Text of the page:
Tanya’s campaign to fatten me up was like a chapter out of Hansel and Gretel.At midnight, she’d wrench open a trapdoor at the end of the corridor and haul out a sack of potatoes.

“Buried treasure,” Yuri, a guitar-playing geologist, would giggle.

Tenderly placing a few potatoes on a bed of smoldering coals beneath the samovar, she’d stand guard as they baked, poking and prodding them with the broom handle.In retrospect, the smell of that humble potato wafting through the car was as tantalizing as the fancy fillets of Aberdeen beef on The Scotsman. After delivering them to my door, hot and slathered in fresh smetana (a Russian sour cream), Luda and her friend, the daughter of a powerful, highly placed apparatchik in Moscow, would nibble at a bit of the skins and leave the rest for me. I would then slip, stuffed and stupid into my berth, lost in what the great, doomed poet, Osip Mandelstam, called “an envelope of snow-white railway sleep. ” (The poet was one of over a million Russians who rode these rails to their deaths in the gulag).

Mendalstam, Dostoevsky, Akhmatova, Pushkin, Pasternak, Nabokov, Bulgakov. They were all were college favorites of mine.But the Marquis de Custine’s Empire of the Czar is the book that I return to most often. This epistolary glimpse into the sprawling, inscrutable contradiction and calamity known as Russia is as readable now as it was when it was published in 1839.The Marquis was a French

“A cunning apathy is the secret of existence.”

“Every Russian is born an imitator. He is, by consequence, a great observer

“In Russia, to converse is to conspire, to think is to revolt. Thought is not merely a crime, it is a misfortune.”

At dusk, my newfound friends overturned suitcases in the middle of the corridor. Covered with a sheet, borrowed from Tanya, they piled this make-shift table with sausages, pickles, borscht, red caviar, mushrooms, loaves of dark bread and zakuski—those delicious ‘little bites’ served before a meal that help absorb the vodka. Most of the food was purchased from railway babuschkas, an army of wrinkled oldwomen in aprons and scarves who popped up at every station to flog their wares.As a guest of the U.S.S.R., my efforts to contribute were brusquely rejected. I returned the generosity with gifts from my knapsack: tee shirts, socks, soaps and blue jeans. The blue jeans were the most prized of all. I gave them to Luda’s friend, Olga, who promised me (and delivered) a fabulous, six-hour private tour of the Kremlin. It was a rude awakening when the track ran out and the train jolted to its last stop.I was light-headed, dizzy, for days afterwards. I missed the motion, the irrelevance of time, the consolation of strangers.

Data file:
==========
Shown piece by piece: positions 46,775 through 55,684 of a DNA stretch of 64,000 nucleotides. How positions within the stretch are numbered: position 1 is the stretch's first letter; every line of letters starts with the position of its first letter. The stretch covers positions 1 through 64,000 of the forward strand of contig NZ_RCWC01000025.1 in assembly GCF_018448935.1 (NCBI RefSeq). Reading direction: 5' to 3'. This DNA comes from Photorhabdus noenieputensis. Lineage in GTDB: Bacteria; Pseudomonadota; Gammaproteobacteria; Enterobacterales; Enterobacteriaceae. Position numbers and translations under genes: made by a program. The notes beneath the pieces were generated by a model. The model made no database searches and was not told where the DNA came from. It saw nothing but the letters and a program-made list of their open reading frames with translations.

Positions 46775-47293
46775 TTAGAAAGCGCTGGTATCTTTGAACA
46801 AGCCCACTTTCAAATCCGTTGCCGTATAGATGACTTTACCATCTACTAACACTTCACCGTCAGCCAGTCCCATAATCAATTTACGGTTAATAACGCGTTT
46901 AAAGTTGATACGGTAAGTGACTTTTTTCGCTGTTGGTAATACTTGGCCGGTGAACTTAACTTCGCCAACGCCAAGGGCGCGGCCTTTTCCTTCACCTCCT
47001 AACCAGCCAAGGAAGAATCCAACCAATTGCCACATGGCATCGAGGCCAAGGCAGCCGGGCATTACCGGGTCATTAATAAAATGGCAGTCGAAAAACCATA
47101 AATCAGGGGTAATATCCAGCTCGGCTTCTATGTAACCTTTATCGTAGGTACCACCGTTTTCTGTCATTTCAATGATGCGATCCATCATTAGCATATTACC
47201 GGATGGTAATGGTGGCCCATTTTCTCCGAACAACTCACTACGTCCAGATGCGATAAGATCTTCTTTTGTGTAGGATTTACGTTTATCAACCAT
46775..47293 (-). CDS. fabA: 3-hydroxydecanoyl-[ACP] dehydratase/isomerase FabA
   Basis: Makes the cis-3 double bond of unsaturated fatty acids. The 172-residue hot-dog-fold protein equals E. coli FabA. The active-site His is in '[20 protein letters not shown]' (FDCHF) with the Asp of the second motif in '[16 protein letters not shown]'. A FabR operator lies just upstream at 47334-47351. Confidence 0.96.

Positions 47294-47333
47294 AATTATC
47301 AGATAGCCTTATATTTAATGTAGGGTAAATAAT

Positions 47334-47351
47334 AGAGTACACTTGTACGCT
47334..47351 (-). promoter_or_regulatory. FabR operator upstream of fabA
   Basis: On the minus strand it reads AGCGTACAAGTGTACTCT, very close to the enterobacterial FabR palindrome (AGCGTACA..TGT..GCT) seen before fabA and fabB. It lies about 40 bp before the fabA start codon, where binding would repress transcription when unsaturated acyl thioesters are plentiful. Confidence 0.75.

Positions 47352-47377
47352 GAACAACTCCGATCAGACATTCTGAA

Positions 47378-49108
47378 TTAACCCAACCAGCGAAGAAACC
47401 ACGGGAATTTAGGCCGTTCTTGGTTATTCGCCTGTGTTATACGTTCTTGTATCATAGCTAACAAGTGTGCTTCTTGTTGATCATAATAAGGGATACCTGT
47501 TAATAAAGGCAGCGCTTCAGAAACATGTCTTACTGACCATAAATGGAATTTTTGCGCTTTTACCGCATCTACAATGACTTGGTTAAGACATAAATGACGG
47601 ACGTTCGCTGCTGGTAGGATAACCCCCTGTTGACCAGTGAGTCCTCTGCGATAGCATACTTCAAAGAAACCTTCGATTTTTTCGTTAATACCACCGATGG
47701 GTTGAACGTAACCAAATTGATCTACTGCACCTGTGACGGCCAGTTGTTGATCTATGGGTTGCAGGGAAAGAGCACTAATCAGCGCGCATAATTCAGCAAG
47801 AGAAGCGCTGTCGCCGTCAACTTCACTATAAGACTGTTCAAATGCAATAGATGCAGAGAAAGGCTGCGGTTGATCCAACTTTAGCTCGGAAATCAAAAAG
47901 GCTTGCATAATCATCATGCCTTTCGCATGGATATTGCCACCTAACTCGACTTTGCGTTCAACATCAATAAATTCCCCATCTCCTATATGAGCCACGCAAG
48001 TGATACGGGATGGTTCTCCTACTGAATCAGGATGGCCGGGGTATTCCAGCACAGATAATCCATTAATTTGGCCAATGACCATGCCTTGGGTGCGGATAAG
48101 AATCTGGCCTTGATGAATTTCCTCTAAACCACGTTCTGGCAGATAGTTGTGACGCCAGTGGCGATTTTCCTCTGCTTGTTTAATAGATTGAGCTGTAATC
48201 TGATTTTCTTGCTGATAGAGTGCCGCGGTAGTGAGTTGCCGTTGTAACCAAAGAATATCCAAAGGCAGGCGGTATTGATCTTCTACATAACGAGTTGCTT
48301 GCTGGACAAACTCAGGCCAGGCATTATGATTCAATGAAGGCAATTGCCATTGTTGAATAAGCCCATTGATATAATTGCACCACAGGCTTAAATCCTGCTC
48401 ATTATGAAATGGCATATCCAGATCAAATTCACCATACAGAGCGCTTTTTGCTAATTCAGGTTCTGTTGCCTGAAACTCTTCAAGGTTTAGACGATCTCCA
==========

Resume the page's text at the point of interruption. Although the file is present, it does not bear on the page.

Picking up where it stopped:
“Take the toughest man”, said Mr. Pullman, “and bring him into a room elegantly carpeted and furnished, and the effect upon his bearing is pronounced and immediate.”

For those who survive an anarchic childhood, there is nothing more reassuring than a sense of order. One year after that overnight train ride on the 20th Century with my Mom, I left the chaos of home for boarding school—a convent in Albany NY known as the “Mother House.”Here, my curtained cubicle, identical to every other cubicle in the dormitory, was furnished with a single chest of metal drawers, a bed, a chair and a window.And oh how it consoled and comforted me-- this religiously neat and tidy cell of mine.“I looked after it,” writes French novelist Marguerite Duras about her first home. “ I cleaned it. I took ‘great care’ of it.”

It is only now that I recognize the stunning similarities between that convent cubicle and the cabins and compartments I would later occupy on ocean liners and trains.It wasn’t just the furnishings. It was the feelings engendered by the space. Feelings of well-being, of peace and safety. There are other uncanny similarities, too. Just as I would rely on the ringing of bells in the convent—bells that called me to chapel, to lunch, to study hall, to recreation and sleep, I would later rely on a ship’s chimes and train whistles, sounds that reinforced a sense of order, of structure and boundaries.

With age, they say one’s vision weakens. One loses sight of possibilities. The intensity of dreams shrinks like the fine print on a Tylenol bottle But the echo of these aural memories?Of emotional space?They remain as vivid as ever. I haven’t done much therapy (which I regret.)But I do know that victims of trauma, compulsively, seek out situations reminiscent of the original trauma. They reenact it, over and over again. Perhaps, my attraction to ships and trains is way of reliving not the trauma but the peace and pleasures I found in that convent.This and the memories of that first and only train ride with my Mom on the 20th Century.